Your favorite Internet radio station is probably dark today in observance of a nationwide day of silence.
Day of silence protest hits Net radio
– Stations battle royalty hike
By Cade Metz in San Francisco
Published Friday 22nd June 2007 23:16 GMTOn Tuesday, more than 10,000 U.S. web radio broadcasters will participate in a nationwide “day of silence”, canceling their usual programming in protest of an impending royalty hike that threatens to put most of them out of business.
Members of the SaveNetRadio coalition – including everyone from Yahoo! to WebRadioPugetSound – will either shut down their stations or broadcast public-service announcements urging listeners to support a repeal of the new royalty rates.
In March, the U.S. Copyright Royalty board laid down new rules that would require broadcasters to pay $0.0008 each time a song is played â€“ retroactive to the beginning of 2006. According to Jake Ward, a spokesperson for SaveNetRadio, this amounts to a 300 per cent rate hike for even the largest stations. By 2010, the per-play rate is scheduled to hit $0.0019.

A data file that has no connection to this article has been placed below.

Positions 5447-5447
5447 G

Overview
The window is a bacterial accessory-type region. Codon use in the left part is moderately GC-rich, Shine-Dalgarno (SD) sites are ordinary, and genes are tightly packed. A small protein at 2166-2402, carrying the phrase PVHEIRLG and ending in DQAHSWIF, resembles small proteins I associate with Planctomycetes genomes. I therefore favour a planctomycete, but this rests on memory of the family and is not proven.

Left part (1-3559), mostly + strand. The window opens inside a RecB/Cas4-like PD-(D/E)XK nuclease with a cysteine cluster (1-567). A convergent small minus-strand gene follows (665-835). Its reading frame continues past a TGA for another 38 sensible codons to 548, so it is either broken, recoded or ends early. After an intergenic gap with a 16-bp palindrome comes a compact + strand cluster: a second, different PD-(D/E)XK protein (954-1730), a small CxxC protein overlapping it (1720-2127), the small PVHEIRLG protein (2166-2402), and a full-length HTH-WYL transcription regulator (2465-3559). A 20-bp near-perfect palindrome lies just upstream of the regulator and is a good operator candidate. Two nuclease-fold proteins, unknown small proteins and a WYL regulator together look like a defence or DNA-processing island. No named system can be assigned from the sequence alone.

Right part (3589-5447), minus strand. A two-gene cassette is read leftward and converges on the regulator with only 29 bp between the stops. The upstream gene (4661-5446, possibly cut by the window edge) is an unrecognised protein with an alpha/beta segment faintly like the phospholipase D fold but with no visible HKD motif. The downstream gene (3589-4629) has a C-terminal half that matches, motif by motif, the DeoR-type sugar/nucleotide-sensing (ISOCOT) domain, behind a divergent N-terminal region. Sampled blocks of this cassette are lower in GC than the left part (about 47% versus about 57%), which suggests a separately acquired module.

The first bill comes due on July 15, and as the date approaches, SaveNetRadio is battling the new rates in Congress. Next week’s day of silence is an effort to gain support for the coalitionâ€™s Internet Radio Equality Act. (Story.)
S&R has written about this before (Martin here and me here), and the short version is that the RIAA, big corporate radio and their hired government thugs are trying to shut down, well, everything except themselves. The new royalty rules are bad for independent artists, bad for music generally, bad for American culture, and unless you’re a label whore, bad for you.
Here’s hoping Congress can hear the silence loud and clear. For more on Internet radio, stay tuned to SaveNetRadio.org.